NZ quake caused by unknown faultline

By Julian Swallow 6 September 2010
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Scientists say that the largest earthquake to hit New Zealand in 80 years was “very unusual” and caused by a newly identified faultline.

NEW ZEALAND AUTHORITIES BELIEVE the 7.1 magnitude earthquake that struck the South Island city of Christchurch early Saturday was most likely caused by a previously unidentified faultline.

The quake – which was slightly larger than the devastating quake which struck Haiti in January killing over 200,000 people – caused the ground to lift by one to two metres in places, damaging buildings and infrastructure, but only hurting two people.

“In Haiti, the earthquake occurred closer to the populated area and there was a much larger number of people affected. But the most important thing is that New Zealand has a very good building code that they apply very strictly,” says Kevin McCue, director of the Australian Seismological Centre in Canberra. “I attribute [the small amount of damage] to their strong engineering.”

Christchurch earthquake unusual circumstances

Map: Earthquakes in NZ. (GNS Science)  View Large Map

Geologist John Begg from New Zealand Government Research Body GNS Science says the fault lay beneath river gravel about 18,000 years old, “indicating that this part of the fault has not ruptured since at least this time… We had no reason to know that it was there beneath the gravel.”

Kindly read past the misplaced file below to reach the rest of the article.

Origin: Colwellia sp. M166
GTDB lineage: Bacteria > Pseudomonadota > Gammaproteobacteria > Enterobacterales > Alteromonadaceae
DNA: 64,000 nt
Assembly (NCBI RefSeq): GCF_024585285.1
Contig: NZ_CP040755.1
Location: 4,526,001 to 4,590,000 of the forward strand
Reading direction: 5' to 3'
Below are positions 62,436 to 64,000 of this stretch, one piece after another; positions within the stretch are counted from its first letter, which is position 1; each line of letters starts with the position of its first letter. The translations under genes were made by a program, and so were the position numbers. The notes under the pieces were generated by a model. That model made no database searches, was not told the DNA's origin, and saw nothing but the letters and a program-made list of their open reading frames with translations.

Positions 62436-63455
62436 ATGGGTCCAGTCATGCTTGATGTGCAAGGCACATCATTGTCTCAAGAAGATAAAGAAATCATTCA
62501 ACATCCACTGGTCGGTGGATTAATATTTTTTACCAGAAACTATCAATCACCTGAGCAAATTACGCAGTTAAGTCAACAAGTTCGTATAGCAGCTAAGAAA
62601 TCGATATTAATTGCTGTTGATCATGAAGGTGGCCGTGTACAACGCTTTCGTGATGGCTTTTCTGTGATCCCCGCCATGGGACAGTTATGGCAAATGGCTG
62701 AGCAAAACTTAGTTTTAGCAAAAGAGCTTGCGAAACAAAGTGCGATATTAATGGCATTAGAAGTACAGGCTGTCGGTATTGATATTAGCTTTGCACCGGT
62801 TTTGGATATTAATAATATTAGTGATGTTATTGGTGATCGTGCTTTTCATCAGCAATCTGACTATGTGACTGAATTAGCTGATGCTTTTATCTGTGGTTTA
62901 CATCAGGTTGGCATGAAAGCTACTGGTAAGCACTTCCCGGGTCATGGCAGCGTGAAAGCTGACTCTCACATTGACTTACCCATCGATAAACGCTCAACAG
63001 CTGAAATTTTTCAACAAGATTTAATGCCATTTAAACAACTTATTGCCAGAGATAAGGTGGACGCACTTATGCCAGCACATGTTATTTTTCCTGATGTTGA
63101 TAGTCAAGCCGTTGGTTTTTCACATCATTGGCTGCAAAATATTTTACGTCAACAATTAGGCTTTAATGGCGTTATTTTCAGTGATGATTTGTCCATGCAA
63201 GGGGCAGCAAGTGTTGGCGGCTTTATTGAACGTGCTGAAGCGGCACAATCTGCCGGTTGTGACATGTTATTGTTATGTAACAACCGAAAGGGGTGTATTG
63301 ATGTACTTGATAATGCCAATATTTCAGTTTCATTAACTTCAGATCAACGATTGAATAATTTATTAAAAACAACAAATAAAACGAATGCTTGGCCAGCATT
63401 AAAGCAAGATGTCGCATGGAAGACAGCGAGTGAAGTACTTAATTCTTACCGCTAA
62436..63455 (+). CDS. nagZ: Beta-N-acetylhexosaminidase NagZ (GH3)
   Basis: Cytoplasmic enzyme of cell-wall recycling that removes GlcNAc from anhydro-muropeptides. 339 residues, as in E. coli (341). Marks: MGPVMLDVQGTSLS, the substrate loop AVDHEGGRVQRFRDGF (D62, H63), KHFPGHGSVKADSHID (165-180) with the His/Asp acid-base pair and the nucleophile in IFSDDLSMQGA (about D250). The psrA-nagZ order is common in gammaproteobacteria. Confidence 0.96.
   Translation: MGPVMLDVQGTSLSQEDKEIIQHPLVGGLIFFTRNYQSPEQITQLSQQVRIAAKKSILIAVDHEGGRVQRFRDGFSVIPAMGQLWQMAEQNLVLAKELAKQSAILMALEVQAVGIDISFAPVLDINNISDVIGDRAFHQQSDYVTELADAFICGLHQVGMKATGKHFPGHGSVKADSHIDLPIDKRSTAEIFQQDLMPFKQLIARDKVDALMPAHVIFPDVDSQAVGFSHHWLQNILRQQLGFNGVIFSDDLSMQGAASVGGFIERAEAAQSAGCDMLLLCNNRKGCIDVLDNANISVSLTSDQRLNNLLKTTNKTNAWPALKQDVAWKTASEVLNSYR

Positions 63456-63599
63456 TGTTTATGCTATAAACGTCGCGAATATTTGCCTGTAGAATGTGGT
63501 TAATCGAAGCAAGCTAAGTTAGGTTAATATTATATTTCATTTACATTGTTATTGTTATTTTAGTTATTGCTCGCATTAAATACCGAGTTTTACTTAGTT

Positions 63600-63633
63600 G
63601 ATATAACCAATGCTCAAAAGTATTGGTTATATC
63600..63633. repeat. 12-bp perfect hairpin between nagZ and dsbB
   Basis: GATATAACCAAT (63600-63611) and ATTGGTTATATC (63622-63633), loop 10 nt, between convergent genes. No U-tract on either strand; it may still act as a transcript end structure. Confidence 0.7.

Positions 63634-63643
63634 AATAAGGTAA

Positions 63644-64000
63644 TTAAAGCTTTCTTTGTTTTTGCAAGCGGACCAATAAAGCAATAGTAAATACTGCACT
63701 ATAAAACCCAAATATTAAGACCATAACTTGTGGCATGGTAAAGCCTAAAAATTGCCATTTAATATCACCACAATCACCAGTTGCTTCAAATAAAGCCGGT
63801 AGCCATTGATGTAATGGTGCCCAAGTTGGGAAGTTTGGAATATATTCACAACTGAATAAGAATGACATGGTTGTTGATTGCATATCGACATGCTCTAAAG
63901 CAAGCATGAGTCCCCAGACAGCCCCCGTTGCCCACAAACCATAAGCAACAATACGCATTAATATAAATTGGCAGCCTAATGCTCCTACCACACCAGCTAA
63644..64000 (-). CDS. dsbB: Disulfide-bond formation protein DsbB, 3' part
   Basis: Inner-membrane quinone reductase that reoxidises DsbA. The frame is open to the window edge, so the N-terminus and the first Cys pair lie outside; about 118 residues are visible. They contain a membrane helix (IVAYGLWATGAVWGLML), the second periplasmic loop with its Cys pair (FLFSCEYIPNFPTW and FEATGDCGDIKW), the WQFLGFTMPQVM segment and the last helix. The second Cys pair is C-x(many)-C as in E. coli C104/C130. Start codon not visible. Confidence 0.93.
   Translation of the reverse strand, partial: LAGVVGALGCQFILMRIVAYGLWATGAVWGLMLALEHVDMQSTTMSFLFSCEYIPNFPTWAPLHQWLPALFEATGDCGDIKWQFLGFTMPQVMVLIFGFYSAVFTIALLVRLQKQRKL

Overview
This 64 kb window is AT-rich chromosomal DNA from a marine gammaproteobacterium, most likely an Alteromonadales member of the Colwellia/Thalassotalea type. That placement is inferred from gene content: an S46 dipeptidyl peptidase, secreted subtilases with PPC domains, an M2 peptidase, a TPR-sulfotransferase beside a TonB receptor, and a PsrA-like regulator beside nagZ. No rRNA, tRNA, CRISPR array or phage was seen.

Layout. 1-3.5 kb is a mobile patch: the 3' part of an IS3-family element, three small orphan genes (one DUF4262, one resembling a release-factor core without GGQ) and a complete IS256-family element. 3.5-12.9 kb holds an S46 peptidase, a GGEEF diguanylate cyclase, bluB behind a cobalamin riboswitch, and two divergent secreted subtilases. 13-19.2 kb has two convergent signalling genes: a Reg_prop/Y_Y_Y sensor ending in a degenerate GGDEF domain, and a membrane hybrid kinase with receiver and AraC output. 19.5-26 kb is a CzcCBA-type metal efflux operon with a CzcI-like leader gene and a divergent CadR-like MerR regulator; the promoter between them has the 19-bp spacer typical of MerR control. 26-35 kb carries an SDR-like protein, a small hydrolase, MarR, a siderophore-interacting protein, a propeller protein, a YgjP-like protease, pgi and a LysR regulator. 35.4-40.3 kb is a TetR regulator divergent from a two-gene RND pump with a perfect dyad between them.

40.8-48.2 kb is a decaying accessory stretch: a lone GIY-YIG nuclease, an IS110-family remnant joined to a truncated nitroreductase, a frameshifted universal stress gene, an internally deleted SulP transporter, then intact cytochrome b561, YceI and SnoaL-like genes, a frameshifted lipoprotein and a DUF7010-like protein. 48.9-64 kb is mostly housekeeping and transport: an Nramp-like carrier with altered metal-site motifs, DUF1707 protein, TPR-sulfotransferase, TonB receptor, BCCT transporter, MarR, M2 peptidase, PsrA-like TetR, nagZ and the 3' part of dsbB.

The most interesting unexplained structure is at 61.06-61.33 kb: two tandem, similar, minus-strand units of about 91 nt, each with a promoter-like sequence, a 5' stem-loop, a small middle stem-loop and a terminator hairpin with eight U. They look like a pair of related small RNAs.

The epicentre of Saturday’s earthquake struck 30 km west of Christchurch near the small town of Darfield, at a depth of 10 km, and Jennifer Coppola from GNS Science says it was the result of one major tremor. “We’re actually still trying to figure it all out,” she told Australian Geographic. “But I can tell you that there was one major shock that rippled to the surface.”

According to scientists who visited the affected area on Saturday, a 22 km-long fault trace was visible running roughly from east to west. Dozens of aftershocks were felt over the weekend, and are expected to continue for weeks across a region that is “an unlikely area of earthquake activity,” according to Kevin.  

“Like the earthquakes we periodically experience in Australia [the quake was in the middle of a plate] – rather than along the plate edge,” says Kevin. “It’s very unusual.”

Fault line was a simple shear, not expected

He says the fault responsible for Saturday’s quake was “a real simple shear” that appears to run from east to west. It is not connected to the alpine fault of the Southern Alps, where Kevin and geologists have been expecting an earthquake for a number of years. However, he says the 7.1 tremor “might excite an earthquake” there…If it happens it’ll certainly be in the next weeks or months.”

The earthquake was the most damaging to hit New Zealand since 1931, when the Hawkes Bay region of the North Island was struck by a 7.8 magnitude quake, devastating the cities of Napier and Hastings and killing around 256 people.

New Zealand sits on the boundary between the Australian and Pacific tectonic plates, and is being pulled apart almost imperceptibly as the plates shift. Stresses in the Earth’s crust along the country’s plate boundary have caused it to break into fragments that move against each other along fault lines. On average New Zealand experiences 200 noticable earthquakes each year, earning it the nickname “the Shaky Isles”.